Shows & Exhibitions
Award Cancelled Over Bitter Legal Dispute Between Artist Danh Vō and Collector Bert Kreuk
The drama continues.
The fallout from the ugly legal battle between Danh Vō and collector Bert Kreuk continues, with the suspension of Europe’s prestigious Vincent van Gogh Biennial Award for Contemporary Art in Europe.
Honoring mid-career artists living or working in Europe, the award, better-known as the Vincent Award, was to be hosted by the Gemeentemuseum Den Haag in the Hague, which was recently caught up in the bitter dispute between Kreuk and Vō over a work the artist was asked to create for an exhibition at the museum. In January, 2016 nominees Nairy Baghramian, Jutta Koether, and David Maljkovic all withdrew their names from consideration, with Baghramian citing the institution’s role in the Kreuk case.
“The jury believes the recent discussion has overshadowed the intention of the award and could eventually compromise the nominated artists,” reads a statement on the Vincent Award website. “After close consultations with the Broere Foundation, the jury has decided to cancel the Vincent Award 2016.” The organizers are quick to point out that the Gemeentemuseum “was never party to the dispute.” Nevertheless, the institution’s chairman and director, Benno Tempel, who is a member of the Vincent Award jury, was called on to testify in the case, which settled in December.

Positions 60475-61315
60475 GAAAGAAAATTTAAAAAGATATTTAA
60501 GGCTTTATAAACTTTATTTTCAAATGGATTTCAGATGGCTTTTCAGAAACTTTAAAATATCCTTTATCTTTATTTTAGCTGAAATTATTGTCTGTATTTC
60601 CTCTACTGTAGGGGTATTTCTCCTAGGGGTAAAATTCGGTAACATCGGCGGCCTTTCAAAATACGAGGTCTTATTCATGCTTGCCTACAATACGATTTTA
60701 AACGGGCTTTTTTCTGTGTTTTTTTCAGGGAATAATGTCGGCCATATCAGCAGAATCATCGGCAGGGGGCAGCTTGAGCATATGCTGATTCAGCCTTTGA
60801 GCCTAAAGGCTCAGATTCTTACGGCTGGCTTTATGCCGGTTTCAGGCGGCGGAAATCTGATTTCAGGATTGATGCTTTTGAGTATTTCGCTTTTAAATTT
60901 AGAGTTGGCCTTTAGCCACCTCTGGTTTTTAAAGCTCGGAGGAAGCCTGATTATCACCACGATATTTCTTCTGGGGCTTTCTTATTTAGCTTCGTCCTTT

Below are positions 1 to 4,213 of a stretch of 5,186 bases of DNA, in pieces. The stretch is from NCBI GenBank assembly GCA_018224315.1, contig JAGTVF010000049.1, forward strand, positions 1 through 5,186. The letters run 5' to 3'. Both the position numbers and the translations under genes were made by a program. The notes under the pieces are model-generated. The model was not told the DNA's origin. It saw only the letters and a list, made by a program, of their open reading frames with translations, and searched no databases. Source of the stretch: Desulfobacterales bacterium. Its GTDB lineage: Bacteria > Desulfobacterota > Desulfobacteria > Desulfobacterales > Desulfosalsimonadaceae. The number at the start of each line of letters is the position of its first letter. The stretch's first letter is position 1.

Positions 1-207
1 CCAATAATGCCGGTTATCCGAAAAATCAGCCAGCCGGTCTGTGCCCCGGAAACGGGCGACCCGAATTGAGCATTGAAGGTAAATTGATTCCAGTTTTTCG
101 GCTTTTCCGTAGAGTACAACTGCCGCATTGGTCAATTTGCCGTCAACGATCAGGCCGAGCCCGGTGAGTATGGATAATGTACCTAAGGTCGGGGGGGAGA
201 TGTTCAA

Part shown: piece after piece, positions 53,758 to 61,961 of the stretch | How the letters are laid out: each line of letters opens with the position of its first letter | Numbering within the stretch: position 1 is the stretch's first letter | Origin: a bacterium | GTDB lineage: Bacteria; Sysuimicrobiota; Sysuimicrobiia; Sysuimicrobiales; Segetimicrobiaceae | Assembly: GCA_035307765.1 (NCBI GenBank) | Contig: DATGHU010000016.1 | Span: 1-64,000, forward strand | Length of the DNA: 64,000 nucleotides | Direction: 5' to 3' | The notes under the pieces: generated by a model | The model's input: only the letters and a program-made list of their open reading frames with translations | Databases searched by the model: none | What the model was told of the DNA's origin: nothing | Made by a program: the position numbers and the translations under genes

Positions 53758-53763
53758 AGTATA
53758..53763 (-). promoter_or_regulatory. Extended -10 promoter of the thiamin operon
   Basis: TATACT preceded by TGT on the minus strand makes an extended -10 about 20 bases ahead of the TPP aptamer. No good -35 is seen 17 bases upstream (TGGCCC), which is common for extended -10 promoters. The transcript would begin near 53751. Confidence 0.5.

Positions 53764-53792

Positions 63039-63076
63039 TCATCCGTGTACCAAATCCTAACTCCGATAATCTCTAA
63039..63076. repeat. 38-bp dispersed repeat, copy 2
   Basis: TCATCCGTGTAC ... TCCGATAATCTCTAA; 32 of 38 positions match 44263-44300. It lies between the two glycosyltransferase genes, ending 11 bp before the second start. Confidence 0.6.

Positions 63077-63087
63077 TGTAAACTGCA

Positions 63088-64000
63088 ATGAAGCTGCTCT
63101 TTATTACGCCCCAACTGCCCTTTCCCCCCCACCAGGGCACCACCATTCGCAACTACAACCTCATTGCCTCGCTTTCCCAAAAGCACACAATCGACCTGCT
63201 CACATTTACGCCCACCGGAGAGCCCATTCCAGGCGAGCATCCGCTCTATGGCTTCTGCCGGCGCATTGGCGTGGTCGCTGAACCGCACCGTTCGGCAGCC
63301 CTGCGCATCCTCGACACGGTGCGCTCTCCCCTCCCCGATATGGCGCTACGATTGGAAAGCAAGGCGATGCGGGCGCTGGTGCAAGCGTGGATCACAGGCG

“Even though I’m aware that the Vincent Award is independent from the Gemeentemuseum, where the exhibition of all nominees will take place this time,” Baghramian told artnet News after rejecting his nomination, “I have to question the involvement of the museum in the legal case between the artist Danh Vō and the collector Kreuk.”
Related: Danh Vo Tells Collector Bert Kreuk to ‘Shove It’ in Stunning Private Letter After Contentious Court Ruling
The case, which hinged on whether Vō had to make good on his promise to deliver Kreuk a large-scale site-specific installation, was characterized by animosity. When a judge initially ruled in Kreuk’s favor, Vō agreed to fulfill the terms of their arrangement with a wall-work titled “SHOVE IT UP YOUR ASS, YOU FAGGOT.” This obviously offended Kreuk.
Established in 2000, the Vincent Award comes with a prize of €50,000 (about $57,000). Anri Sala won in 2014.
The now-cancelled edition of the award was to have been presented in November by jury members Sabine Folie, a Vienna-based independent curator; Hamburger Kunsthalle, director Hubertus Gassner, Julia Peyton-Jones, outgoing co-director of the London’s Serpentine Galleries; Jaroslaw Suchan, the director of the Muzeum Sztuki, Lodz, Poland; and Tempel. The next edition will be held in 2018.
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